The Ghost of my Christmas Past is wassail. A warm drink of mulled red wine, with some juice, warm beer, and who knows what else from the spice cabinet tossed in, it’s the sort of drink that dampens the Christmas spirit as you have to struggle to make it through one cup.
But I like the idea of a warm punch on a wintry day. This year, I’ll relieve my parents of the years of wassail duty and introduce a new drink for my extended family, one that actually sounds delicious: Christmas smoking Bishop.
The drink dates to 18th century London and featured at as a crucial symbol in A Christmas Carol. When Scrooge was transformed for the good, the final act of his redemption was to take his ladle in hand and offer up some of the Bishop.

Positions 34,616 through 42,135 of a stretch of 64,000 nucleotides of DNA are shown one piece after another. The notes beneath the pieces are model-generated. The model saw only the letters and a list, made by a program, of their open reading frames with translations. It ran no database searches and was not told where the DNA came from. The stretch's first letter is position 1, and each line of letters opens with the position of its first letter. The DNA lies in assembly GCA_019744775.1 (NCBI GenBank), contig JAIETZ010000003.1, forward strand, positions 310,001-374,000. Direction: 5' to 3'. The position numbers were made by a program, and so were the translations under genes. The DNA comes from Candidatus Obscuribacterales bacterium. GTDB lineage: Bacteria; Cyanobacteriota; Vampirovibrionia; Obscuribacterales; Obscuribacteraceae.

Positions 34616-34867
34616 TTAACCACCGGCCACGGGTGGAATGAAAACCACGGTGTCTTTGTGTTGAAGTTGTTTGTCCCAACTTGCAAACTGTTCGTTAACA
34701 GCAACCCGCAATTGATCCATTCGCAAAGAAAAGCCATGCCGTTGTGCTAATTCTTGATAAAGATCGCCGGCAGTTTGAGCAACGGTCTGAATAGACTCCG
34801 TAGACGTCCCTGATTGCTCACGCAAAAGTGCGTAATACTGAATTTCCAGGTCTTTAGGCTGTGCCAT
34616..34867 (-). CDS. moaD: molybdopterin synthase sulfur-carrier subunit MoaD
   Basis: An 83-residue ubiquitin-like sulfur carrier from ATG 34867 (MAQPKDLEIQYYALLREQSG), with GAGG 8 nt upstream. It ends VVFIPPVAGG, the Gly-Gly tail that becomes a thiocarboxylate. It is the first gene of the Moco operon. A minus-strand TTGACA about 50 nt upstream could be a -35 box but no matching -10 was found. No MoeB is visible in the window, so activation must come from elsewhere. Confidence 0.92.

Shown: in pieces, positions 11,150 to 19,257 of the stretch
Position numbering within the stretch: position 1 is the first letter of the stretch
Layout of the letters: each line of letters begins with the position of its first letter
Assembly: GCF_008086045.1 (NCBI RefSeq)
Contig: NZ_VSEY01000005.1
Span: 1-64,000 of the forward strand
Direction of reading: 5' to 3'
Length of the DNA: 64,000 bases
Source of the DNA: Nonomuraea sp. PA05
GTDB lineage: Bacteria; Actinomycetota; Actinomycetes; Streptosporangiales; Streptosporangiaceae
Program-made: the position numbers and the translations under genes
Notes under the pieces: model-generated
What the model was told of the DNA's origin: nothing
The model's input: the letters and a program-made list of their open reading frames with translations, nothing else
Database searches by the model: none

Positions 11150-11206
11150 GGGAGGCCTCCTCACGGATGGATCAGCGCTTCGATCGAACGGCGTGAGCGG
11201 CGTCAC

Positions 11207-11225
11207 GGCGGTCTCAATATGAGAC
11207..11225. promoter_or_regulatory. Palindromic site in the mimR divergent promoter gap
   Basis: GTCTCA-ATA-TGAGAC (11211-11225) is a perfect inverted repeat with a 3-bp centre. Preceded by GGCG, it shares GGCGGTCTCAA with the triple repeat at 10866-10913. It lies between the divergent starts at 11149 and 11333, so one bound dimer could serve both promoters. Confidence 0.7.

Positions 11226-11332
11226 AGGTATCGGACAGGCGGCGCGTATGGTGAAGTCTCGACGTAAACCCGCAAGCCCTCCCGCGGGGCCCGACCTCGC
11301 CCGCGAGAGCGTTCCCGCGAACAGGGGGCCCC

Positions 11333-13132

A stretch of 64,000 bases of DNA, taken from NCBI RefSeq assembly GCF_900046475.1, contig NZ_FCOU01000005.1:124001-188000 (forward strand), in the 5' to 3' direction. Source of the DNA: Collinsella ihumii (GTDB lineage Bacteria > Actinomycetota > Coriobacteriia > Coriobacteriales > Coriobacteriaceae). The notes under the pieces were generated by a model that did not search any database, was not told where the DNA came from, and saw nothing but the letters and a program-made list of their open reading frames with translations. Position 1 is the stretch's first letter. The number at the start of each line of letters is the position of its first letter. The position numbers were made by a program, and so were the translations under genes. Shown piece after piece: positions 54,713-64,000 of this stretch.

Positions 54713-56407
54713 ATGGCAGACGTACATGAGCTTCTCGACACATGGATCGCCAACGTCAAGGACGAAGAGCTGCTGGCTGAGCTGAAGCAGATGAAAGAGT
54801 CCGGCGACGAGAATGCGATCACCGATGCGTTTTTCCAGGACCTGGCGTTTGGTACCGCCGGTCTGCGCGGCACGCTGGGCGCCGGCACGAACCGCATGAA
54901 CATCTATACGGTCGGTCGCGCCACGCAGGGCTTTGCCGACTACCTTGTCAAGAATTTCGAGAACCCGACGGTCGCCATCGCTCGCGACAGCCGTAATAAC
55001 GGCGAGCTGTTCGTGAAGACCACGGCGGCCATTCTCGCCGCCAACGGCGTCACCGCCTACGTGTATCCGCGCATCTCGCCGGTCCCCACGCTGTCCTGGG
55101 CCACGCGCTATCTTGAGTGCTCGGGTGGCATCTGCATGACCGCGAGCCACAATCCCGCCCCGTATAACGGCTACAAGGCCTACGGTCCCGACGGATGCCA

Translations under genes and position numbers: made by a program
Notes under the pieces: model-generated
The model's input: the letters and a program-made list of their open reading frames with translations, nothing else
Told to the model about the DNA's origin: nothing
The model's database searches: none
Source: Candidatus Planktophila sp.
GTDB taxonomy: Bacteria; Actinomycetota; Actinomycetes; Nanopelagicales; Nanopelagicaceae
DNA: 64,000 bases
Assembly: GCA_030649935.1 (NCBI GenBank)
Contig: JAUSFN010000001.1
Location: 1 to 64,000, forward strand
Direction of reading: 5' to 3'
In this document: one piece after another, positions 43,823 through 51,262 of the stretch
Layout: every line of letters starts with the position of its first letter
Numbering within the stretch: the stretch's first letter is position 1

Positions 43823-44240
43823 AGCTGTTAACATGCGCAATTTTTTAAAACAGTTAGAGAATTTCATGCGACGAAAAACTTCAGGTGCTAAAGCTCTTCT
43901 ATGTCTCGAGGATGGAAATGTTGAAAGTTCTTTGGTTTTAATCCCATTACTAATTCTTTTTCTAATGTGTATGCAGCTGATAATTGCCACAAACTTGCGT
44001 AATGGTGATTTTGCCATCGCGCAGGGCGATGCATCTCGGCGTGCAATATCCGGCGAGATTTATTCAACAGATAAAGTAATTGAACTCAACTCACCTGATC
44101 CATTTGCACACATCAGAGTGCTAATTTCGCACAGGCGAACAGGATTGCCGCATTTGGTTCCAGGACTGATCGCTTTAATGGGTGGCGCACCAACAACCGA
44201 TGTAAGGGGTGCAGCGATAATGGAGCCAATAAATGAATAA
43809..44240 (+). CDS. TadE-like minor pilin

According to the recipe in How’s Your Drink, by Eric Felten, you’ll need a good bottle of ruby port, two lemons, cloves, and some mulling spices. Stud the lemons with the cloves and roast them whole in the oven until they are browned. Then slice them in half and put them in a half pint of water with the mulling spices and reduce half way. Add the port and steep for an hour just below simmer. Add sugar at your discretion.
Traditionally, the punch bowl was set alight but Felten writes that “port catches fire about as easily as soggy kindling…I say put away the matches and grab the ladle.”
Sounds like good advice to me.